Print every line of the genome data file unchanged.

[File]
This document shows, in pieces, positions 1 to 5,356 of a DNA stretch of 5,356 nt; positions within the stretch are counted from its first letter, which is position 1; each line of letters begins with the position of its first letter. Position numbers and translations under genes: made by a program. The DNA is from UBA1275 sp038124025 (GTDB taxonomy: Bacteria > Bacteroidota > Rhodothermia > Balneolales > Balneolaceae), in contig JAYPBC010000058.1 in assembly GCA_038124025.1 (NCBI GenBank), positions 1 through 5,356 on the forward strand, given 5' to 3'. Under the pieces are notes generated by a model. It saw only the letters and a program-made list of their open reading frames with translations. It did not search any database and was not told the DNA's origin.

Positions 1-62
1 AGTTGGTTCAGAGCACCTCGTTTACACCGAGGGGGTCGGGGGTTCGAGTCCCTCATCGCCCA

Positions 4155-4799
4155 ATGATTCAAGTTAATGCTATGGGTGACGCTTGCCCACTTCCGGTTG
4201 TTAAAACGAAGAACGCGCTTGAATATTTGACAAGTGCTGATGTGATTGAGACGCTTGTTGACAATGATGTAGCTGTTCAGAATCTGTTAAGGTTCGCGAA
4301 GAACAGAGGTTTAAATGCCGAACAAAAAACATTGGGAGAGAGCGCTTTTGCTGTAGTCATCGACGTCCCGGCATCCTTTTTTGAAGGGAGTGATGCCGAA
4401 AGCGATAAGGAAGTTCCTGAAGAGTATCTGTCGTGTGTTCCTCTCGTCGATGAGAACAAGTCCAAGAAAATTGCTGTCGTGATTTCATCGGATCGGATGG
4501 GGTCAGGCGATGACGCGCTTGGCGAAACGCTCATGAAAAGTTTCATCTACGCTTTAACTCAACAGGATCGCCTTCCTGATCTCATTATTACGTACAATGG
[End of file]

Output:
This document shows, in pieces, positions 1 to 5,356 of a DNA stretch of 5,356 nt; positions within the stretch are counted from its first letter, which is position 1; each line of letters begins with the position of its first letter. Position numbers and translations under genes: made by a program. The DNA is from UBA1275 sp038124025 (GTDB taxonomy: Bacteria > Bacteroidota > Rhodothermia > Balneolales > Balneolaceae), in contig JAYPBC010000058.1 in assembly GCA_038124025.1 (NCBI GenBank), positions 1 through 5,356 on the forward strand, given 5' to 3'. Under the pieces are notes generated by a model. It saw only the letters and a program-made list of their open reading frames with translations. It did not search any database and was not told the DNA's origin.

Positions 1-62
1 AGTTGGTTCAGAGCACCTCGTTTACACCGAGGGGGTCGGGGGTTCGAGTCCCTCATCGCCCA

Positions 4155-4799
4155 ATGATTCAAGTTAATGCTATGGGTGACGCTTGCCCACTTCCGGTTG
4201 TTAAAACGAAGAACGCGCTTGAATATTTGACAAGTGCTGATGTGATTGAGACGCTTGTTGACAATGATGTAGCTGTTCAGAATCTGTTAAGGTTCGCGAA
4301 GAACAGAGGTTTAAATGCCGAACAAAAAACATTGGGAGAGAGCGCTTTTGCTGTAGTCATCGACGTCCCGGCATCCTTTTTTGAAGGGAGTGATGCCGAA
4401 AGCGATAAGGAAGTTCCTGAAGAGTATCTGTCGTGTGTTCCTCTCGTCGATGAGAACAAGTCCAAGAAAATTGCTGTCGTGATTTCATCGGATCGGATGG
4501 GGTCAGGCGATGACGCGCTTGGCGAAACGCTCATGAAAAGTTTCATCTACGCTTTAACTCAACAGGATCGCCTTCCTGATCTCATTATTACGTACAATGG